Barry NEEDHAM in front of his plane
         Barry Needham is one survivor of the 412th fighter squadron of the RCAF, he was hit by flak on 7th July 1944 above Bons-Tassilly in the Calvados region, and he has waited for 62 years to rediscover his SPITFIRE MK9. Today June 19th 2006, thanks to the research of the Association Normande du Souvenir Aerien 39/45 Orne-Maine that is now done, and with the help of eye-witnesses we have succeeded in finding the wreckage of the plane in the presence of Mr Needham and his family.
         In the morning, a surprise awaited Mr Needham, thanks to a member of ANSA, Mr Rainfroy from Falaise who took him for a flight over the scene of the crash in one of the Falaise club's aeroplanes. Our veteran, who had not touched a "joy-stick" since 1946 took over the controls and showed that even at 86 years old, he could still fly an aeroplane, much to the surprise of the club pilot.
        In the afternoon we started the excavations, and it was with great emotion that he saw the first pieces of his plane appearing; two machine guns of 303 cal and a 20 mm canon. After that a succession of parts emerged of greater or lesser importance including the engine. From the moment we saw the serial number marked on a big piece of aluminium we knew that we had discovered his Spitfire after a 62 years gap, and you can imagine the joy for Mr Needham and his family.
        Now he can return to Canada with his mind at rest.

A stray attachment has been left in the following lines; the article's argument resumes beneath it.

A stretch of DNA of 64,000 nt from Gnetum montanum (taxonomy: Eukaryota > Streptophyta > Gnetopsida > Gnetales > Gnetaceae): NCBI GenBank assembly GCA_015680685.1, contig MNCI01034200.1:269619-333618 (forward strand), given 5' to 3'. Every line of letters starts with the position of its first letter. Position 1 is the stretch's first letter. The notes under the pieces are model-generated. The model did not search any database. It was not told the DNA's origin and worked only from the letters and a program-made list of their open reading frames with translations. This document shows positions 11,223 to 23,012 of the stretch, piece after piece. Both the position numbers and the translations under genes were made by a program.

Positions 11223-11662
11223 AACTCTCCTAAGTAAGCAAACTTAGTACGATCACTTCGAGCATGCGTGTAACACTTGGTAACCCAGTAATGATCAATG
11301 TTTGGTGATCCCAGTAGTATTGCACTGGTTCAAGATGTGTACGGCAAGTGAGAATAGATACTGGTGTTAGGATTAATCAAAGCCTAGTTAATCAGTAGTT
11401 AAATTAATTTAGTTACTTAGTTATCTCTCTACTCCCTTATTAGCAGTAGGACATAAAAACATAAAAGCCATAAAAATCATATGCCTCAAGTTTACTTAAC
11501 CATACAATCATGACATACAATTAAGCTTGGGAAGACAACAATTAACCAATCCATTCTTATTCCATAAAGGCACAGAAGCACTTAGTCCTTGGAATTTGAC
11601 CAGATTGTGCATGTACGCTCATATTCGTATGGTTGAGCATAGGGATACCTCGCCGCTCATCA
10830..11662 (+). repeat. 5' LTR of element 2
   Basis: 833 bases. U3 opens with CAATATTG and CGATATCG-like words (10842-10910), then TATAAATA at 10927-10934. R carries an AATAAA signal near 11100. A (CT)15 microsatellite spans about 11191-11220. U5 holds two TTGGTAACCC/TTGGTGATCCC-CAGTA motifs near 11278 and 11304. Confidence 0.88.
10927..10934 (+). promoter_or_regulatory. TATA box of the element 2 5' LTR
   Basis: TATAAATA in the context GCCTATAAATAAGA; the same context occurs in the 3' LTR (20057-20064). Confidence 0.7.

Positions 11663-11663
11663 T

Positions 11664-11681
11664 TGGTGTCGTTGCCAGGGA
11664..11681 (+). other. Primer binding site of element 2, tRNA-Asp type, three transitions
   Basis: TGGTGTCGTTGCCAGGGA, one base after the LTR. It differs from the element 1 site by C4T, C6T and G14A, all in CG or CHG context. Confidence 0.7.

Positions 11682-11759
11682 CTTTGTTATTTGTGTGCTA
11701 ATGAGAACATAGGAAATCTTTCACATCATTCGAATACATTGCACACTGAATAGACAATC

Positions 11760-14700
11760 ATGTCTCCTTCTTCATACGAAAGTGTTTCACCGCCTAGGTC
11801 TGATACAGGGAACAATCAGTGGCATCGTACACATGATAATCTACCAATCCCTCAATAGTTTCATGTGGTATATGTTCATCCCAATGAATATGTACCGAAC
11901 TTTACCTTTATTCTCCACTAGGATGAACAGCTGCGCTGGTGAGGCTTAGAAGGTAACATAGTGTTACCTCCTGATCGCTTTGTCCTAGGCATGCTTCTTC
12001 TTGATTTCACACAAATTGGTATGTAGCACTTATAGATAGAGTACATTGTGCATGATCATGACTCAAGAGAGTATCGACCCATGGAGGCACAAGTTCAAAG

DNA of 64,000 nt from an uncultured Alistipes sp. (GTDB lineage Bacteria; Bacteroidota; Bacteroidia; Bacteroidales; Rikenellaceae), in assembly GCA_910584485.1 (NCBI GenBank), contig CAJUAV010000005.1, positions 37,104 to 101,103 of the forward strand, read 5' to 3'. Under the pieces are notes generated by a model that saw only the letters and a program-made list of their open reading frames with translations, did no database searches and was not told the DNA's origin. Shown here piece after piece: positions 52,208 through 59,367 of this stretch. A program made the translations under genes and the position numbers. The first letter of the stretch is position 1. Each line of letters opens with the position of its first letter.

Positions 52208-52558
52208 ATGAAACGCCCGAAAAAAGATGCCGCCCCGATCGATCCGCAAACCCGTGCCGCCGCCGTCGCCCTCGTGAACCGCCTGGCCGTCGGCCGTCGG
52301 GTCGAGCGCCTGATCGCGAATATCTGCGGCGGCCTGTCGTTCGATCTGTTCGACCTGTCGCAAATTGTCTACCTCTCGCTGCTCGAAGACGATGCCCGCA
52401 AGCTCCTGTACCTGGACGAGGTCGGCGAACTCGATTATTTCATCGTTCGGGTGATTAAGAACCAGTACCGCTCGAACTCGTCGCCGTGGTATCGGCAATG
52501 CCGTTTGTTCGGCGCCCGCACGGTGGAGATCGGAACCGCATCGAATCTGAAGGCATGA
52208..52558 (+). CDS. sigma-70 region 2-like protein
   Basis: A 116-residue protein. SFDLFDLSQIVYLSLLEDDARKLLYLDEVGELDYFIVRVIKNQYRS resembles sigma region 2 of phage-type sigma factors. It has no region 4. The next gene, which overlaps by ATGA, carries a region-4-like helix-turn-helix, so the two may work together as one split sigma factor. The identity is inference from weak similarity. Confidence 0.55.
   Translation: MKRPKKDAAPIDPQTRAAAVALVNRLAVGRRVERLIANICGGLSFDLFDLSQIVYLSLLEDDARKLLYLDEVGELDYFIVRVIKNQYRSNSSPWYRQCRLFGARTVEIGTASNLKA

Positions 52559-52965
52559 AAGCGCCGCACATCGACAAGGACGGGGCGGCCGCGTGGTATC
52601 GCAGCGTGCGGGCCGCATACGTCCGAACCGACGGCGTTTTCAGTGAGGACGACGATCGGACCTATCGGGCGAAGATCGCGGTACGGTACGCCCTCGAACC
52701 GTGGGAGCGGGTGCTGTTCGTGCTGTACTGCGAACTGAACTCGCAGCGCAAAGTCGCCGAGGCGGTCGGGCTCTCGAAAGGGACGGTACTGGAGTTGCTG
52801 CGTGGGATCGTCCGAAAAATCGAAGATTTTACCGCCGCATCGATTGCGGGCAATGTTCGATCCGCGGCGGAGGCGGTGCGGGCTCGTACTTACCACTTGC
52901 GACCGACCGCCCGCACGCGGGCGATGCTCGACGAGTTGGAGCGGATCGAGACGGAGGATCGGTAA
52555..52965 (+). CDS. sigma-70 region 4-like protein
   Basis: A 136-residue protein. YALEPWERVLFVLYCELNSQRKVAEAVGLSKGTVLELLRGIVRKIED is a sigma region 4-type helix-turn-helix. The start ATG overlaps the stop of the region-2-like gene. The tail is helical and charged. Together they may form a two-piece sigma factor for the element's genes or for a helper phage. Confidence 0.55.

Barry NEEDHAM with an ANSA member and one of his 20 mm canon of his plane
Mr Elie Lemarchand, eyewitness, recalls.
July 7th 1944.
At about 1 or 2 o'clock in the afternoon, an aircraft circles around Bons-Tassilly. The anti-aircraft-guns start shooting, and we go outside to see what is happening. The aircraft is hit and is falling in flames. The pilot bails out, but falls through the flames and as a result he is badly burnt about the face and body.
The pilot comes down in a little wood on the other side of the road, behind the lavoir (public washing place).
The aircraft crashes not far from there, in the marsh, between the road from Caen to Falaise and the river Laizon (nowadays the dual carriageway passes nearby, and it is very near the water filtration plant at Bons-Tassilly.
The pilot takes off his harness in the copse behind the "lavoir". At the same time Mr Guy Oriot who saw him, makes his way towards him and possibly signals to him to hide in the wood behind the 'lavoir'... but... Germans arrive in a car from their base at Potigny and see Mr Oriot going towards the pilot, both are arrested. So the story begins, Mr Oriot is undoubtedly suspected of wanting to help the pilot escape. Of course the pilot is captured, but what about Mr Oriot? The germans think he might be from the resistance and trying to hide the pilot. So, they are both taken to chateau's farm at Bons-Tassilly, which is where the Colonel commanding the anti-aircraft battery, which shot down the plane is staying.
The Germans who arrive at the farm with the two men are from the SS. Some tough talking between the Wermacht and the SS follows. In the end it is the SS who get to take both Mr Oriot and the pilot to their headquarters at Beaumais. I think that for Mr Oriot it is very serious and that it will be very hard for him to get out... it might cost him his life (the SS do not mess about)